1920x1080 1080p (Note: this is the maximum HD YouTube video resolution),Or 1280x720 720p (Note: this is the minimum HD YouTube video resolution)

Audio Codec:

AAC-LC

Video Codec:

H.264

Frame Rate:

Your pre-recorded content will be encoded and uploaded in the frame rate it was recorded in. All common frame rates (24,25,30,48,50 or 60) are acceptable.


Submission:

Please submit your completed pre-recorded video presentation to pre-recorded presentation portal (the link to this has been emailed to you) on or before the 11th of January 2021.

Guidance Notes:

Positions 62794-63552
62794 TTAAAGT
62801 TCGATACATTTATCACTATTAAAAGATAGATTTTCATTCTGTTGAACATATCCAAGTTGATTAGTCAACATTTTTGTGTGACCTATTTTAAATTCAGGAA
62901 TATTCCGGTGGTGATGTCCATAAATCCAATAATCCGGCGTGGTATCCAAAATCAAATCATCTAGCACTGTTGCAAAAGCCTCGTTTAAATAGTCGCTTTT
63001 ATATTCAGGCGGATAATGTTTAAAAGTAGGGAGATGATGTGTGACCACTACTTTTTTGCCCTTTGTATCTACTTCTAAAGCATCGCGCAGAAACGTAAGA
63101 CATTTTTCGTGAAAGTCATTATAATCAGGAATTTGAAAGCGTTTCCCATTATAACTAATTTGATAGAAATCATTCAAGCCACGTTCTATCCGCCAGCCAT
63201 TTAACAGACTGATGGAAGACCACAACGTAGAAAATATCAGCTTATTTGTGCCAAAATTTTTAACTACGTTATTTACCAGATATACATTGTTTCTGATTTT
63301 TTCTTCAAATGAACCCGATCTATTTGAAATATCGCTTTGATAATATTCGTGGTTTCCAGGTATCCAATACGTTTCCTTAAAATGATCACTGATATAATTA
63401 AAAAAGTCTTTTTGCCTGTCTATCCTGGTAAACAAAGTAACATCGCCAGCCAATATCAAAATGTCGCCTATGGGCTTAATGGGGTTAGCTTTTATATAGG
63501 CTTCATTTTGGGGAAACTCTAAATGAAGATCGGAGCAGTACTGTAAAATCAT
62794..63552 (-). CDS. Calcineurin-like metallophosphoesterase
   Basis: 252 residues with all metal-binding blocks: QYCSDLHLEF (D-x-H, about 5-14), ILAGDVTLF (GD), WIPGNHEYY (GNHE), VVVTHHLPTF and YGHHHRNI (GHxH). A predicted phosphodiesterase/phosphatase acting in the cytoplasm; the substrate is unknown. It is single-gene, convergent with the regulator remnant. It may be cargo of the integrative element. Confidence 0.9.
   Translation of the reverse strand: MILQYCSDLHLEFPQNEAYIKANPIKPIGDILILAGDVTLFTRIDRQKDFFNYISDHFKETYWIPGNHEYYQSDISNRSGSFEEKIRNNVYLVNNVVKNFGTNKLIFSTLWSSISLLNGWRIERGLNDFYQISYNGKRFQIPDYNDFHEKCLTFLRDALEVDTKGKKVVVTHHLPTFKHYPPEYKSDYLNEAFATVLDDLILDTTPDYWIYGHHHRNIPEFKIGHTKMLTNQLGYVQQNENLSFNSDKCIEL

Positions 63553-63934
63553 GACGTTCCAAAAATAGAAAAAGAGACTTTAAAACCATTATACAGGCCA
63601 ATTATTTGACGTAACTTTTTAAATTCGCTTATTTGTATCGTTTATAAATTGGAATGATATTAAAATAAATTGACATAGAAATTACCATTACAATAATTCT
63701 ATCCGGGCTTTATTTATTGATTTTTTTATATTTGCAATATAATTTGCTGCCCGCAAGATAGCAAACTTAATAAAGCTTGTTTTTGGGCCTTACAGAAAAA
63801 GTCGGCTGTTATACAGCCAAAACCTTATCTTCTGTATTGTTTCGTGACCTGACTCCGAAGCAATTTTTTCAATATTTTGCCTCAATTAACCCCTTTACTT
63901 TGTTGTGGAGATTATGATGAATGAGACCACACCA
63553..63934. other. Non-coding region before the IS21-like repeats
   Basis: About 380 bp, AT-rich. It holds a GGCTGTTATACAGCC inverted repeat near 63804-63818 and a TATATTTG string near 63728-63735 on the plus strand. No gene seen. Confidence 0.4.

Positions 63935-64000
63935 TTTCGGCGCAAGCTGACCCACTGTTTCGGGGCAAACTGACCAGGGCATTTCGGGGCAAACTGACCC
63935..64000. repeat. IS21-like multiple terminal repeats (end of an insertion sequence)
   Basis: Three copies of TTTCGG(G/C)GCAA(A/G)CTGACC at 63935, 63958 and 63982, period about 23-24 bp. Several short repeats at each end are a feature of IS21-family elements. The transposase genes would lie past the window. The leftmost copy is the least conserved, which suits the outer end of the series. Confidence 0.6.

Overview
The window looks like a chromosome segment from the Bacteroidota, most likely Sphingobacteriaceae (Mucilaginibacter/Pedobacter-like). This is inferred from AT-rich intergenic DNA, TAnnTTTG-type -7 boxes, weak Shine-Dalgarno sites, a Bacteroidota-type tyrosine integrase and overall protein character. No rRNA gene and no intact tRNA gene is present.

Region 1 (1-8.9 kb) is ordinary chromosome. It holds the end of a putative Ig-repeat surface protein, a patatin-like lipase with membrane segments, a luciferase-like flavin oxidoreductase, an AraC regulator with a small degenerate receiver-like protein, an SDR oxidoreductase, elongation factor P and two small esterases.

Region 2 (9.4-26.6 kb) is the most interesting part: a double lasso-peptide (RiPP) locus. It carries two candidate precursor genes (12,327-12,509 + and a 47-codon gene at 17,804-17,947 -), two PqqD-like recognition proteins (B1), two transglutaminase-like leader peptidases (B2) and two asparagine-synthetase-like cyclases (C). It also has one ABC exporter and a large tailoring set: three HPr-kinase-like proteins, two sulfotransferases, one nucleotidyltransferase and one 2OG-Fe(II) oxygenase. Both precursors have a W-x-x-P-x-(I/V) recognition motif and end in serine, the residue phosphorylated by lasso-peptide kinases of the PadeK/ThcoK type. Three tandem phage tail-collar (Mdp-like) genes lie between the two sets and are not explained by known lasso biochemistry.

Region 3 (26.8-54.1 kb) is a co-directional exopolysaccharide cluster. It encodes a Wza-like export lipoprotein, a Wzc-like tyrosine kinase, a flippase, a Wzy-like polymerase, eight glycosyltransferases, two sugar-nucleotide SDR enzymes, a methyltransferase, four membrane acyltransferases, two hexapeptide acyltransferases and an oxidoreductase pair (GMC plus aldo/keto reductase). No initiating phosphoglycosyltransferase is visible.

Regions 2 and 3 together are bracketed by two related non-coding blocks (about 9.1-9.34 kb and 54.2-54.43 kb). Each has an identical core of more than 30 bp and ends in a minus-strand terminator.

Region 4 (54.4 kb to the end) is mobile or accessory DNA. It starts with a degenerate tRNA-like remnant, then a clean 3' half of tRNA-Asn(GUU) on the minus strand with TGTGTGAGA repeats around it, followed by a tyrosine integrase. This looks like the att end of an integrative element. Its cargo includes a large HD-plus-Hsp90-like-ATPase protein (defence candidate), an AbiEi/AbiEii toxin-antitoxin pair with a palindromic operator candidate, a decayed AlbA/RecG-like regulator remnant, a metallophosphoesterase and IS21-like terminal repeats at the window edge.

Most desktop computer and smartphone based approaches to making and editing videos will give you options to ensure it is easily transferable to platforms such as YouTube. It is likely you will already be familiar with (or that you could quickly find out) methods to produce this presentation. Where possible we suggest you have a conversation with your paper / workshop co-authors to design the kind of presentation you feel is best and then define a way of producing it. The really critical elements are that it is well planned or rehearsed, of a suitable audio quality, and that any text, images or diagrams you use are treated in a way that aligns to the conferences inclusion and accessibility ambitions. Below are some basic tips and tricks to assist you to make an accessible presentation adapted from: ‘How to Make Your Presentations Accessible to All’ available here: https://www.w3.org/WAI/teach-advocate/accessible-presentations/#preparing-slides-and- projected-material-speakers